Life at the Ranch was military-like, Miscavige Hill says. Days were spent performing manual labor. Several buildings had holes in the walls and floors, and the kids were charged with renovations and construction. Part of each day was devoted to “decks,” which were labor-intensive assignments. Miscavige Hill estimates that roughly 25 hours a week were spent on these projects, ranging from cleaning the swimming pool to weeding for fire prevention and digging irrigation trenches. She describes temperatures that would often exceed 100 degrees. Though the children were given salt and potassium pills to keep from overheating, breaks were rare, according to Miscavige Hill. “The conditions we worked under would have been tough for a grown man, and yet any complaints, backflashing, any kind of questioning was instantly met with disciplinary action,” she writes.

4. Class was “Chinese school.”

There were daily uniform and hygiene inspections, and any misbehavior—questioning of authority, lateness, or doing something “unethical”—earned a “chit,” a written demerit that went into a file for each child at the Ranch. She says little priority was put on education. Class was dubbed “Chinese school,” as it was modeled after what L. Ron Hubbard reportedly observed classrooms to be like in China, and mainly involved repeating “everything we heard exactly as we heard it.” A major part of class time was spent memorizing quotes by Hubbard. Academic subjects like math, reading, and geography were expected to be learned separately. Each course period ended with three cheers to L. Ron Hubbard, performed while facing his picture on the wall, Miscavige Hill writes.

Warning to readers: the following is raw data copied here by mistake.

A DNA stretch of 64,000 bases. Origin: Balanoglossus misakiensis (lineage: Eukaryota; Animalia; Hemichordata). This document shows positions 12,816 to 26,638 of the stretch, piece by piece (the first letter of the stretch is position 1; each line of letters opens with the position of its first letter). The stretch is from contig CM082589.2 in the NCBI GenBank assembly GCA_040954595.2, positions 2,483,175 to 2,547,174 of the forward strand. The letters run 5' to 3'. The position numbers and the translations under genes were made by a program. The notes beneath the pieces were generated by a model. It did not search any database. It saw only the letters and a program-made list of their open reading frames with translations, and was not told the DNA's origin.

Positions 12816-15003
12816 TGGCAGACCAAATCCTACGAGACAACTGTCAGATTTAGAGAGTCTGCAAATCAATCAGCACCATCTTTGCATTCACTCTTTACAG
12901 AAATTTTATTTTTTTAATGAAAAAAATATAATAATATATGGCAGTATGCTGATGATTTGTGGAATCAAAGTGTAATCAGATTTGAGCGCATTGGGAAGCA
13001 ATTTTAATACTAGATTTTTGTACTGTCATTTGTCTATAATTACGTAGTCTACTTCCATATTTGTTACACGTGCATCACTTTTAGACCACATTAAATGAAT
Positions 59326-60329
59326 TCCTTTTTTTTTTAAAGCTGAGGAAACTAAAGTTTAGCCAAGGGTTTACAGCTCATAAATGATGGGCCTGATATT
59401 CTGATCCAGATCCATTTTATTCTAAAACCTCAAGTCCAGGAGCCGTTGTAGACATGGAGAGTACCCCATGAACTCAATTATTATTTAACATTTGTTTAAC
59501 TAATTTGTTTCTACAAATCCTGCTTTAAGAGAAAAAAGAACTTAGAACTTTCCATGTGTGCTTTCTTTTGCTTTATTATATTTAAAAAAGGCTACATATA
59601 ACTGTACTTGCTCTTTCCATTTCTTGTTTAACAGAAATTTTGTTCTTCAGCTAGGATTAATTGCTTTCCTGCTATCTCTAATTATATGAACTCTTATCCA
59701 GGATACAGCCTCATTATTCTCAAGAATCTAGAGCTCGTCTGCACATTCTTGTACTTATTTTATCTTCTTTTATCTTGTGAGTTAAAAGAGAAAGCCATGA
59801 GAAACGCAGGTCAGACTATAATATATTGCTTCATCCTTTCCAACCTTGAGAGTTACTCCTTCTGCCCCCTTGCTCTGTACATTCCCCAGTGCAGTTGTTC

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5. Children were warned to steer clear of those not in the organization.

While on the Ranch, Miscavige Hill says she was taught that “the outside world was filled with ignorant people.” Scientologists called people outside the organization Wogs, which stands for Well and Orderly Gentlemen. She says church members were trained through the auditing process to avoid them, as they were “unenlightened” and would find the Scientology lifestyle “alarming.”

6. As early as 13, she was required to detail her sexual history.

When she was 13, Miscavige Hill says she required to fill out a life history form. In addition to supplying her Social Security number, all her ID numbers, credit-card number, information about her bank account, and nonexistent criminal record, she was required to fill out a questionnaire asking who all of her relatives were and how they felt about Scientology. She was also told to “detail every single sexual experience, including masturbating, that I ever had.” The questionnaire asked for hospital records, too. “I knew I had to do it, but it was hard to understand why the church needed this information,” she writes. “Even though I had nothing to hide, I felt like the church was asking me for information just for the sake of having it, almost asking for material they might blackmail me with that served no Scientologic purpose.”

7. She was considered an embarrassment to her family.